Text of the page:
Wendy in Golden, British Columbia is having constant problems with her front door lock freezing up. Actually this is common in a very cold climate when you have a positive pressure in your house for some reason. The positive pressure pushes moist warm air out the door lock, and it freezes there. Modern air-tight houses have very few air leaks, so the front door lock becomes an important one.
This positive pressure is one of the reasons that properly installed ventilation systems are balanced with the same amount of air coming in as is going out -- it avoids problems like this. One of the common ventilation systems used these days is simply a fresh air duct from outdoors leading into the cold air return of the furnace. When exhaust fans go on in the house, fresh air will be drawn in through this duct and warmed up by the furnace. But when the furnace is operating and no exhaust fans are on, the furnace fan will still draw air in through this duct, and pressurize the house. This simple air intake works well in the milder parts of Canada, but can create problems like Wendy's in the colder regions. What Wendy needs is a balanced air change system, probably an HRV (Heat Recovery Ventilator).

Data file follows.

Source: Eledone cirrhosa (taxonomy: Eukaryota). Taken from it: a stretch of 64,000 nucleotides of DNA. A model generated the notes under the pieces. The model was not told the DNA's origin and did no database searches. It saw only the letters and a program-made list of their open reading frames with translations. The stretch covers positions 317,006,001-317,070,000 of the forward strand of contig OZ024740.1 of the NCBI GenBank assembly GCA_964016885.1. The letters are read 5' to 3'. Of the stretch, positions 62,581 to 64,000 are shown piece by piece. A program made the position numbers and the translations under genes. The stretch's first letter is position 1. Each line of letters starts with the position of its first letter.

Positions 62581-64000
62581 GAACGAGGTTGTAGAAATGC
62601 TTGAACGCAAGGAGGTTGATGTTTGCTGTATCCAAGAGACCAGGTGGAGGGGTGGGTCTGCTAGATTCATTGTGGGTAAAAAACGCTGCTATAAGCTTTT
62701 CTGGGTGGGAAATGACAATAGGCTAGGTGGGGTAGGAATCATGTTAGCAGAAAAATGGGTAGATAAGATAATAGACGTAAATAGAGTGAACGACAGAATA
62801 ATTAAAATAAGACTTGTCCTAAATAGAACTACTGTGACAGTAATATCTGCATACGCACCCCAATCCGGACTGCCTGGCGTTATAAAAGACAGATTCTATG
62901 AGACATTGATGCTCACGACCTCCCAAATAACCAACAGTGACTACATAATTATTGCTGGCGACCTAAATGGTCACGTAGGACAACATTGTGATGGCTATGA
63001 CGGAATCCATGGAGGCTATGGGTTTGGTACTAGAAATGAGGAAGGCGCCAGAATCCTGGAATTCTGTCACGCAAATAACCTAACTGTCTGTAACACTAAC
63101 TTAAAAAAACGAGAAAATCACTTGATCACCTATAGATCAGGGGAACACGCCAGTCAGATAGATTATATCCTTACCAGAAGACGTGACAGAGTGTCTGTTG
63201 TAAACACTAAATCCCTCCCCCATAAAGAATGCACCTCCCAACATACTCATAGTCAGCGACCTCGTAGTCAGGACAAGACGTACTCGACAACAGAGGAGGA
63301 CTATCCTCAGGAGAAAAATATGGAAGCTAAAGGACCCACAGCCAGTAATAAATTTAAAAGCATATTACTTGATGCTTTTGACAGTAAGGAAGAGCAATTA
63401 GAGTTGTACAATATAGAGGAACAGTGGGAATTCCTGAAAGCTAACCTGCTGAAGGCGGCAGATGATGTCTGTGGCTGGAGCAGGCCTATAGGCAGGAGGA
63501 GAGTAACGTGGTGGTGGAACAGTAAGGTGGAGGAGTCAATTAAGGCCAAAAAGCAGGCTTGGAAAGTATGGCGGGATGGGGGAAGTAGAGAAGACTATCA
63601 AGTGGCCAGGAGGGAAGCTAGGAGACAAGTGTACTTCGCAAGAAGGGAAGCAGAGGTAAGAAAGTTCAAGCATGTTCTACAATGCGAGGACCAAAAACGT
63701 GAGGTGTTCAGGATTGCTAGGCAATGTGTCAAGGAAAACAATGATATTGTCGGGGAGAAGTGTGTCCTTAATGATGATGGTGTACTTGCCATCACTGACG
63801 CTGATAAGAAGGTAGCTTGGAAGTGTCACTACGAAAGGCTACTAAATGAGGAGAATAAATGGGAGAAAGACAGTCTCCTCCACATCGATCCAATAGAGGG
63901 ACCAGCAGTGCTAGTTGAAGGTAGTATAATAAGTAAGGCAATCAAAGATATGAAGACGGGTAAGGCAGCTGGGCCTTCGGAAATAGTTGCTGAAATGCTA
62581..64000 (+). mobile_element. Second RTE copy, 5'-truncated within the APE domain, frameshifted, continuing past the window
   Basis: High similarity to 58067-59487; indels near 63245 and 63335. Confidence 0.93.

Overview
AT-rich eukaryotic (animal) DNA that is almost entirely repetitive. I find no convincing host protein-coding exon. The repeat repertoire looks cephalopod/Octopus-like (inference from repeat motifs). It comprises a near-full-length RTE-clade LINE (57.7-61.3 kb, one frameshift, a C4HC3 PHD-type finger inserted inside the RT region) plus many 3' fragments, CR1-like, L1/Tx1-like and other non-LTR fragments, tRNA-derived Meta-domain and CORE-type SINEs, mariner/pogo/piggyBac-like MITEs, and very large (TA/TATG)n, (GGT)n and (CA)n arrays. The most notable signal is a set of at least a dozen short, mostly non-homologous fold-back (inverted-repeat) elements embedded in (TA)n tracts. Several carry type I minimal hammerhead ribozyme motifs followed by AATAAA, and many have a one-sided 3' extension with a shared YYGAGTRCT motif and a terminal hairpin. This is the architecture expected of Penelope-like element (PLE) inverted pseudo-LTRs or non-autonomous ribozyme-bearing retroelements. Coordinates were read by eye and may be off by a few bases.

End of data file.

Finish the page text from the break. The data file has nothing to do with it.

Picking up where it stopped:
In the meantime, use silicone spray on the lock. It should displace the water and help to keep the ice from accumulating.
If a key gets stuck in a lock, you can pull it out by catching ahold of it with the teeth of a coping saw blade, or failing that, push it out from the back side. Be careful to push on the bottom of the key (away from the teeth) or your pushing device will get caught on the spring loaded pins above.
And yes, there is a right side up to all locks. You always want the pins and springs above the key (key teeth sticking up) -- if you turn it over you will collect dust and grime in the pin shafts and the lock will eventually jam.